# Identical natural frequencies of beams with different boundary conditions

One somewhat surprising result in the vibration of beams is that the natural frequencies of a free-free beam are identical to those of a clamped-clamped beam. Our intuition may tell us that the fixed-fixed beam is stiffer and should have higher natural frequencies but while the fixed beam is indeed statically stiffer, the natural frequencies are identical. As we show below, fixed and free boundary conditions result in the equivalent characteristic equations to find the natural frequency because they differ simply by two differentiations. Similarly, pinned and sliding boundary conditions also have the same equivalence. As a result many pairs of boundary conditions can result in identical sets of natural frequencies but with clearly different mode shapes.

We begin with a very brief refresher of Euler-Bernoulli beam theory as described in one of my favorite texts \emph{Mechanical Vibration} by S.S. Rao (link to book).  The governing equation for a vibrating beam is

For free vibration, and separation of variables is used to obtain two equations

and

where

The mode shape of the beam is

The boundary conditions of the beam provide four equations which are used to solve for the . Fixed boundary conditions result in and . Free boundary conditions result in zero moment and shear force at the ends and . Notice here that the free boundary conditions are two additional derivatives of the fixed boundary conditions. Pinned boundary conditions have zero displacement and zero moment at the ends and . Sliding restrained boundary conditions have zero slope and zero shear force at the ends , . Again these two boundary conditions are related by two differentiations.

For the fixed-fixed beam, substitution of the boundary conditions results in a four equations

Similarly for the free-free beam

Comparing the two equations, the only differences are that the first two columns of the free-free case are the negative of the first two columns of the fixed-fixed case. To solve for the non-trivial solution, one must set the determinant of the matrix equal to zero to obtain the characteristic equation. One property of the determinant is that . When we compare the transpose of the matrices we see that the first two rows of the free-free case and the fixed-fixed case differ only by a negative sign and can be made identical. Therefore, the characteristic equation will have the same solution for in each case and the natural frequencies are identical. When one goes back to solve for the mode shapes, it is quite clear that the negative sign results in different shapes.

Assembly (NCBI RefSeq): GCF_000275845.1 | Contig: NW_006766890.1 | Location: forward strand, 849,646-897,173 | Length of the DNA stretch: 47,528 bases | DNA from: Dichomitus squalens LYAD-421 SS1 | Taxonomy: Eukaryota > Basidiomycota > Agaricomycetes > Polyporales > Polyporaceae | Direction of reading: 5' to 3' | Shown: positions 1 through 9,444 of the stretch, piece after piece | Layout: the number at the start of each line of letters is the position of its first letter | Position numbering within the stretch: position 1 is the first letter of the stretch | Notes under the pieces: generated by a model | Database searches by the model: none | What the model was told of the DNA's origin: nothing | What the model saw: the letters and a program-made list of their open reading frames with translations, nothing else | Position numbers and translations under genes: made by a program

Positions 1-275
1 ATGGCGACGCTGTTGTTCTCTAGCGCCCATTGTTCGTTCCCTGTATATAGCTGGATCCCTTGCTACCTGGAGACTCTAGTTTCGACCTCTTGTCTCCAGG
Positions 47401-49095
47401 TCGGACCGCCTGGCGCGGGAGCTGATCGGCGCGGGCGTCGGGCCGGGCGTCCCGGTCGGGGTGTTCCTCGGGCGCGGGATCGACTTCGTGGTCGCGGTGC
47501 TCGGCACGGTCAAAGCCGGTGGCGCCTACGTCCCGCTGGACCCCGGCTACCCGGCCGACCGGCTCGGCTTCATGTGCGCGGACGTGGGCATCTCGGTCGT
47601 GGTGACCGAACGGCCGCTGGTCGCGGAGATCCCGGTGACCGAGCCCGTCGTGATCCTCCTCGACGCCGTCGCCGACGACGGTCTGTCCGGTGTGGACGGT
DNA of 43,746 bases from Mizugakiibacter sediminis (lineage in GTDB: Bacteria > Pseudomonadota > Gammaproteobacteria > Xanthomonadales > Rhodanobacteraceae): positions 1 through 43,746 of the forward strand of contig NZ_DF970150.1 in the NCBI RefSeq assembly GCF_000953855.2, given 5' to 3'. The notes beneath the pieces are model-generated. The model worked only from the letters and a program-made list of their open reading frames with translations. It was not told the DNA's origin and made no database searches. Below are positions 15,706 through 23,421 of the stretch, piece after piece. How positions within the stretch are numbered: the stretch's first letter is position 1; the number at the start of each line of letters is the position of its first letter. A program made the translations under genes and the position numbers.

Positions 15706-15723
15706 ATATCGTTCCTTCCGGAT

The result of the characteristic equation is

The mode shape for the fixed-fixed beam is

where

The mode shape for the free-free beam is

where is the same as for the fixed-fixed case given above.

Below we plot the first mode shape as well as its derivatives for the fixed-fixed and free-free boundary conditions. The maximum displacement has been normalized to 1 and and and have also been set to 1 without loss of generality.

Another useful insight is to compare the strain and kinetic energy densities. Because the natural frequencies are the same, we know that the ratio of potential energy and strain energy are the same, but the energy density shows how the beams are different.

A similar procedure can also be followed to compare pinned and sliding boundary conditions. Furthermore, one also finds that this holds true for natural frequencies of plates.